The first two measures above would be part of the HQRP. The third measure is part of the MIPS (Measures-based Incentive Payment System) and would not be part of the HQRP.

Home Health Measures Under Consideration

The Improving Medicare Postā€Acute Care Transformation Act of 2014 (IMPACT Act), signed into law by President Obama in October 2014, requires long-term care hospitals (LTCHs), Inpatient Rehabilitation Facilities (IRFs), Skilled Nursing Facilities (SNFs), and Home Health Agencies (HHAs) to report standardized patient assessment data, at a minimum with respect to certain statutorily-mandated categories, using the post-acute care (PAC) assessment instruments that these providers currently use to submit data to CMS for other purposes. The IMPACT Act further requires: the Secretary to specify quality, resource use and other measures that cover, at a minimum, certain statutorily-mandated domains; and that these providers report data on those measures. The IMPACT Act requires that the assessment data reported by these providers be standardized and interoperable to allow for the exchange of such data among PAC providers and other providers, inform person-centered discharge planning, and facilitate coordinated care and improved patient outcomes.

In order to comply with the IMPACT Act requirements, CMS has included four quality measure concepts on the 2015 MUC list with respect to the IRF, LTCH, SNF, and HHA settings for the IRF Quality Reporting Program (IRF QRP), LTCH Quality Reporting Program (QRP), SNF Quality Reporting Program (QRP), and HH Quality Reporting Program (QRP), respectively.

  • Measures pertaining to the IMPACT Act
    • Potentially Preventable 30- Day Post-Discharge Readmission Measure for Home Health Quality Reporting Program - All-condition risk-adjusted potentially preventable hospital readmission rates.
    • Discharge to Community-Post Acute Care (PAC) Home Health Quality Reporting Program - This measure describes the risk-standardized rate of Medicare fee-for-service (FFS) patients/residents/persons who are discharged to the community, and do not have an unplanned (re)admission to an acute care hospital or LTCH in the 31 days following discharge to community, and remain alive during the 31 days following discharge to community.
    • Drug Regimen Review Conducted with Follow-Up for Identified Issues- Post Acute Care (PAC) Home Health Quality Reporting Program - Percentage of stays Inpatient Rehabilitation Facility (IRF), Long Term Care Facility (LTCH), and Skilled Nursing Facility (SNF) or care episodes Home Health (HH) in which a drug regimen review was conducted at the Admission (IRF, LTCH or SNF)/ Start of Care (SOC)/ Resumption of Care (ROC) (HH) and timely follow-up with a physician occurred each time potential clinically significant medication issues were identified throughout the stay (IRF, LTCH, or SNF) or care episode (HH).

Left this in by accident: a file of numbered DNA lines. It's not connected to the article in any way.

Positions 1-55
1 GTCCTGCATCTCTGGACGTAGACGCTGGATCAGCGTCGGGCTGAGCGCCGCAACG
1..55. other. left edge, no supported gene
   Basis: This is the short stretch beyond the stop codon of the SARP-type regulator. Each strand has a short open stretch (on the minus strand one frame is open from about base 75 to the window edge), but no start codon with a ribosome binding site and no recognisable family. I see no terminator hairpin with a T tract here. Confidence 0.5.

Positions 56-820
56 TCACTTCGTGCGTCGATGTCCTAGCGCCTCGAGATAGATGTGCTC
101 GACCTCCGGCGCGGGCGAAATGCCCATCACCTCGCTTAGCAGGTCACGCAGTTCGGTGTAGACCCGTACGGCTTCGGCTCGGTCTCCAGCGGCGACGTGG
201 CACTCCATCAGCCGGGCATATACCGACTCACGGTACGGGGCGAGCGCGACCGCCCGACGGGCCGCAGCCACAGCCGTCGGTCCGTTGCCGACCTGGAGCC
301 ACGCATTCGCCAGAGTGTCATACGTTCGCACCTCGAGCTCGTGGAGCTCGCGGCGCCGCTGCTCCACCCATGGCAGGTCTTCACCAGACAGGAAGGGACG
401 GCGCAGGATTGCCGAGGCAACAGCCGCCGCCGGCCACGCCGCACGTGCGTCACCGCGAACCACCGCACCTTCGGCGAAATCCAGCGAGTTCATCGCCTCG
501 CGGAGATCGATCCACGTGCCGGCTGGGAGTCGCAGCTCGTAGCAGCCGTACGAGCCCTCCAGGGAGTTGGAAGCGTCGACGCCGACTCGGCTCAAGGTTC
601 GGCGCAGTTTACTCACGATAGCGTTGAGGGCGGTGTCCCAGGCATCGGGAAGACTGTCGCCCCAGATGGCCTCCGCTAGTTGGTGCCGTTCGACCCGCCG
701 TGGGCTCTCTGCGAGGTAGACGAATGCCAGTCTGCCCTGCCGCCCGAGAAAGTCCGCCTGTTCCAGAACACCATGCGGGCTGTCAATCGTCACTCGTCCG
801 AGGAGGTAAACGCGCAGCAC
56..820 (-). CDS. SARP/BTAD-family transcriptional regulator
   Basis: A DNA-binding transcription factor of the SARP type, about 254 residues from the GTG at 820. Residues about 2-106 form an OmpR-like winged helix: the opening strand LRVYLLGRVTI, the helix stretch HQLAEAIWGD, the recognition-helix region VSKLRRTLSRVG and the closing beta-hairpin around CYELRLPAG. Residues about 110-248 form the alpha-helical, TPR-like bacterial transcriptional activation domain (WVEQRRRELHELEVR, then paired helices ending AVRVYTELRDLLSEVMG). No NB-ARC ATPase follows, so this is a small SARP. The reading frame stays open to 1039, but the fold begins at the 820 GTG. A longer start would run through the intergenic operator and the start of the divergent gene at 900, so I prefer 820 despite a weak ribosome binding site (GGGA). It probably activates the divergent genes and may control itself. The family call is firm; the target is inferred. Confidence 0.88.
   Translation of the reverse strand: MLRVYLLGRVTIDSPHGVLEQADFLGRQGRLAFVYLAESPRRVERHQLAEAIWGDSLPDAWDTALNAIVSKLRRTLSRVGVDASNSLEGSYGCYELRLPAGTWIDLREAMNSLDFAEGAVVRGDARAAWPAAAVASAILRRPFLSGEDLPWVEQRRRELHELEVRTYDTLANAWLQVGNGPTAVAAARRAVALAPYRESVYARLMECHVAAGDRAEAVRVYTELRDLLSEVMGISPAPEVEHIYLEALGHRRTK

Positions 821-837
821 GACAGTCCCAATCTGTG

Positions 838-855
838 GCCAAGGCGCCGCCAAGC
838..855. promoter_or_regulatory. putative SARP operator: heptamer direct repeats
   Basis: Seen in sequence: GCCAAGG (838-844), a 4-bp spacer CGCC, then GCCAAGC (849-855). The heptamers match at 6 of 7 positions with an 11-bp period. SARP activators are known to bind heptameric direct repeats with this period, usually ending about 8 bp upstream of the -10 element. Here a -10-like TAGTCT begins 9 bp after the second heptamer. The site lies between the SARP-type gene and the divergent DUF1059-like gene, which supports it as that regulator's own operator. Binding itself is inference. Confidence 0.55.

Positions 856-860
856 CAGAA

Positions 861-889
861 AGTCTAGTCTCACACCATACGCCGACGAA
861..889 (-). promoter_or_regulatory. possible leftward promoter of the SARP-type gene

• Medicare Spending Per Beneficiary*- Post Acute Care (PAC) Home Health Quality Reporting Program - The MSPB-PAC Measure for HHAs evaluates providers’ efficiency relative to the efficiency of the national median HHA provider. Specifically, the MSPB-PAC Measure assesses the cost to Medicare for services during an episode of care, which consists of a treatment period and an associated services period. The episode is triggered by the initiation of a 60 day HHA service period. The treatment period begins at the trigger and ends on the last day of the service period. The associated services period begins at the trigger and ends 30 days after the end of the treatment period. These periods constitute the episode window during which beneficiaries’ Medicare services are counted toward the episode. The MSPB-PAC episode includes all services during the episode window that are attributable to the HHA provider and those rendered by other providers, except those services during the associated services period that are clinically unrelated to HHA responsibilities (e.g., planned care and routine screening).
  • Improvement in Dyspnea in Patients with a Primary Diagnosis of Congestive Heart Failure, Chronic Obstructive Pulmonary Disease and/or Asthma - Percentage of home health episodes of care during which a patient with a primary diagnosis of CHF, asthma and/or COPD became less short of breath or dyspneic.
  • Falls risk composite process measure - Percentage of patients who were assessed for falls risk and whose care plan reflects the assessment and was implemented as appropriate (must meet all three of the conditions).

*This is a cost-resource use measure. All other measures are outcome measures.

Again, the first round of comments is due December 7, 2015. NAHC is submitting comments.

Please send your feedback on hospice measures to Katie Wehri at Katie@nahc.org and on home health measures to Mary Carr at mkc@nahc.org by close of business on December 3, 2015. We will compile comments on December 4 and submit them by the deadline of December 7.